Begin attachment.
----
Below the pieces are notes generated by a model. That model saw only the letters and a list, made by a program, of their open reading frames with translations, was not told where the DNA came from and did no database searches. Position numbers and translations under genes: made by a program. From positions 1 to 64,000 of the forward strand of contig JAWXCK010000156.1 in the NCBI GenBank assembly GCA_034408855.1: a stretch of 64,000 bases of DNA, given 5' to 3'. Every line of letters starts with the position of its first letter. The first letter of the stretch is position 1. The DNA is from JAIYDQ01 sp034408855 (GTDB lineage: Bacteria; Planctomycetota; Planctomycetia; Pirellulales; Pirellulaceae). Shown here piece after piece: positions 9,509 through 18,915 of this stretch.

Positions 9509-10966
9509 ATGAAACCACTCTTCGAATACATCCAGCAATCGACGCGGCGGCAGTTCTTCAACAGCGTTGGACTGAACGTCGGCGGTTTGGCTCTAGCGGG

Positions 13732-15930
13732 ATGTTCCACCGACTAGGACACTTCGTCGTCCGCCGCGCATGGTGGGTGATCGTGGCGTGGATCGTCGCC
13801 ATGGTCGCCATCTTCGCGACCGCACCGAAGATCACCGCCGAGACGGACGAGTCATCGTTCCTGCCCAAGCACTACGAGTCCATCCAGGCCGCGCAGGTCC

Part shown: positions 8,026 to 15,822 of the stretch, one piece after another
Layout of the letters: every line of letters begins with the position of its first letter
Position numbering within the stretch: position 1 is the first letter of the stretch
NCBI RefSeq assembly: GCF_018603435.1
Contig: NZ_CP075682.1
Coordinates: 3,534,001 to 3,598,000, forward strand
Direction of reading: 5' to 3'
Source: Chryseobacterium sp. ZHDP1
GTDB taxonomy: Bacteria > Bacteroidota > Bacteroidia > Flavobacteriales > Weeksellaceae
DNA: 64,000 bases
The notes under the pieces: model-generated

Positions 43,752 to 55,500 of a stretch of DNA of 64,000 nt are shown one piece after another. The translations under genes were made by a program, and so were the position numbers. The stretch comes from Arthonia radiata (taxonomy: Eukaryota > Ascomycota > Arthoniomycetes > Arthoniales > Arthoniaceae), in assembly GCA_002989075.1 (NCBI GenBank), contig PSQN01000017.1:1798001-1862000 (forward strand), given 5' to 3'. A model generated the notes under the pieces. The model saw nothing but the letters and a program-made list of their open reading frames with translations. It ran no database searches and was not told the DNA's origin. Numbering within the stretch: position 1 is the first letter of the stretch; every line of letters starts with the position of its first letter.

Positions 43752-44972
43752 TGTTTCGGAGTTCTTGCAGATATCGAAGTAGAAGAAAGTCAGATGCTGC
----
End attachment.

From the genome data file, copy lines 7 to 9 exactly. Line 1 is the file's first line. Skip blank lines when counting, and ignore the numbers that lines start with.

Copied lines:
Part shown: positions 8,026 to 15,822 of the stretch, one piece after another
Layout of the letters: every line of letters begins with the position of its first letter
Position numbering within the stretch: position 1 is the first letter of the stretch